3. When Jeannette dropped me off at the curb (we were running late, no time for her to park), I felt like I won the air traveler’s lottery!  I dashed up to the curbside check-in with no line at all where a very friendly airline employee took my bag and gave me a ticket smoothly and quickly.  He then pointed to my boarding pass, and the letters “TSA-PRE.”  He said, “When you get to security, go the TSA-PRE line.”  I thanked him, and rounded the corner where there were long lines for all the security checkpoints — except TSA-PRE where the line was non-existent! I went up to the lone employee there and showed him my boarding pass.  I said, “I don’t know why I was given this, I’m just an ordinary passenger.”  He smiled, checked my ID, and sent me right to the X-Ray area where I started to take my laptop out of its case.  I was told, no, no, you don’t need to do that.  And, I didn’t even have to take off my shoes!  I whisked through security in less than five minutes.  Amazing, just amazing.
  4. Later, on the plane, I read about the TSA-PRE program.  There was a bulleted list of categories of eligible passengers.  I was not in any of the categories!  (Did someone tell the airlines I was writing about my experience???)  (I must say, BTW, that the airline in question was United — though I think the positivity exercise would probably work equally well with any airline.)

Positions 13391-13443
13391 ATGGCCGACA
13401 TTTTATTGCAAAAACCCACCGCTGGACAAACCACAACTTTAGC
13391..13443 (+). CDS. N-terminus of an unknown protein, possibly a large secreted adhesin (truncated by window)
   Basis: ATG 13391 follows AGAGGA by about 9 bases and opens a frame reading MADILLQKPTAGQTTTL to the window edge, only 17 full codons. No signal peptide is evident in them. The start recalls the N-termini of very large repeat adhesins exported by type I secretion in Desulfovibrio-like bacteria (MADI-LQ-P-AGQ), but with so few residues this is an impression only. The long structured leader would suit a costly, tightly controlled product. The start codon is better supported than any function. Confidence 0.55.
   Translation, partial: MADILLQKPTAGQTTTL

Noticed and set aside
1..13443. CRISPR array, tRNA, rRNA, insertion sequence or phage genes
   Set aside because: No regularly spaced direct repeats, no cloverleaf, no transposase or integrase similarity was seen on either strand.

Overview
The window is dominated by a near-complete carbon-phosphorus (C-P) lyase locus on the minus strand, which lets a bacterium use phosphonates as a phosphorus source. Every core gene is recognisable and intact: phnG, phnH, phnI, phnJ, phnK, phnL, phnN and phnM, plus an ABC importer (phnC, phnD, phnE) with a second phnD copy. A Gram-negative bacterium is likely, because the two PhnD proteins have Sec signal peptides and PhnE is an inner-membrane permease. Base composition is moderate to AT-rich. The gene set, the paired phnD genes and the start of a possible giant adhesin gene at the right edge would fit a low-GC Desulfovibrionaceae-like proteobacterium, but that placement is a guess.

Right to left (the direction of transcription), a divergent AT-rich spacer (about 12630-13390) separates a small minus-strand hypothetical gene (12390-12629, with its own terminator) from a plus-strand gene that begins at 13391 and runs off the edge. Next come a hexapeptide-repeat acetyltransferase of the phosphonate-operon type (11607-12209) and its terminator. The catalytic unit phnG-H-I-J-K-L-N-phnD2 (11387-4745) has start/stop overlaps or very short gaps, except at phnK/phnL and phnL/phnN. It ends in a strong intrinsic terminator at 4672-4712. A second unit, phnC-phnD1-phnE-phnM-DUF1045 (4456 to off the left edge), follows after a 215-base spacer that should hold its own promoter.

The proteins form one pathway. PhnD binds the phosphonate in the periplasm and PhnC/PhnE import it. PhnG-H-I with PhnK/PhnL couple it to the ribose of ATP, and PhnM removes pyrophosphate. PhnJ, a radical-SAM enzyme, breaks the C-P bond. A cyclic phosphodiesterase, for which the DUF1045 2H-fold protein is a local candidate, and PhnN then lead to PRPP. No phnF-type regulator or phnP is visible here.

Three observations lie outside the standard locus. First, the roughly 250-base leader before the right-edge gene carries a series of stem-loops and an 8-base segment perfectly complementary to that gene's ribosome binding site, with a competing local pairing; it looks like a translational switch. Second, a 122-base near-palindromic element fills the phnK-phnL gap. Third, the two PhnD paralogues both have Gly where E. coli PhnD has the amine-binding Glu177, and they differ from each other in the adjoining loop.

5. I had a mini (mini, mini) happy “reunion” when my seatmate turned out to be the woman who had moved her bags out of my way to give me a seat in the gate waiting area.
  6. Lift off — thanks to my meditative mode — was an almost blissful sensation, one of gliding to the heavens.
  7. Outside the window, I saw a cloud formation that bore a striking resemblance to a cement lion, the kind that might guard a driveway, bridge, or la-di-dah front entrance.
  8. It was once again quiet enough for me to meditate.  I was still feeling a little crappy, so it was harder to lean into that experience, but it was still okay — it’s good to try!
  9. I didn’t spill anything on my seatmate.
  10. I had consolidated my packing to make it quite unlikely that I’d lose my laptop again.  Hey, I learned something from my previous travels — woo hoo!
  11. Making my connecting flight was very stressful  — barely enough time to get from my arriving gate to my departing gate, plus lots of unhappy looking people, and other sights I didn’t enjoy (like, rampant destructive consumerism). BUT I was determined to look at the positive, and I found it, especially in relationships.  Adult children taking care of elder parents in wheelchairs, laughing children, people holding hands.  There was a lot of love on display.
  12. I made my flight to Burlington!